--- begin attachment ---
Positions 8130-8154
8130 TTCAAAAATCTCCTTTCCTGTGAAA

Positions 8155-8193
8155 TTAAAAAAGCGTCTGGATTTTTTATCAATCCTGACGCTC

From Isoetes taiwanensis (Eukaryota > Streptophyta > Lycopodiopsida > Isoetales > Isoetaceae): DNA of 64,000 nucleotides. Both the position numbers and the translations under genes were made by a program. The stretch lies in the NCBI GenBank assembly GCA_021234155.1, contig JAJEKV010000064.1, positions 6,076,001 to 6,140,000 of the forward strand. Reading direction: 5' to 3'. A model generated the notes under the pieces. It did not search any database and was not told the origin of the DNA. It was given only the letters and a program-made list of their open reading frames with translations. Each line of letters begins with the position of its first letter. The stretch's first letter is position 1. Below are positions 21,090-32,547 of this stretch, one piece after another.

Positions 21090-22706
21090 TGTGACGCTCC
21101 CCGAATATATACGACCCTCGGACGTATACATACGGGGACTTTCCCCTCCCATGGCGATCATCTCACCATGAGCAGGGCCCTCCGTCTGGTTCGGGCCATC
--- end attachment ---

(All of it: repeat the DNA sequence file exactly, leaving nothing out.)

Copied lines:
Positions 8130-8154
8130 TTCAAAAATCTCCTTTCCTGTGAAA

Positions 8155-8193
8155 TTAAAAAAGCGTCTGGATTTTTTATCAATCCTGACGCTC

From Isoetes taiwanensis (Eukaryota > Streptophyta > Lycopodiopsida > Isoetales > Isoetaceae): DNA of 64,000 nucleotides. Both the position numbers and the translations under genes were made by a program. The stretch lies in the NCBI GenBank assembly GCA_021234155.1, contig JAJEKV010000064.1, positions 6,076,001 to 6,140,000 of the forward strand. Reading direction: 5' to 3'. A model generated the notes under the pieces. It did not search any database and was not told the origin of the DNA. It was given only the letters and a program-made list of their open reading frames with translations. Each line of letters begins with the position of its first letter. The stretch's first letter is position 1. Below are positions 21,090-32,547 of this stretch, one piece after another.

Positions 21090-22706
21090 TGTGACGCTCC
21101 CCGAATATATACGACCCTCGGACGTATACATACGGGGACTTTCCCCTCCCATGGCGATCATCTCACCATGAGCAGGGCCCTCCGTCTGGTTCGGGCCATC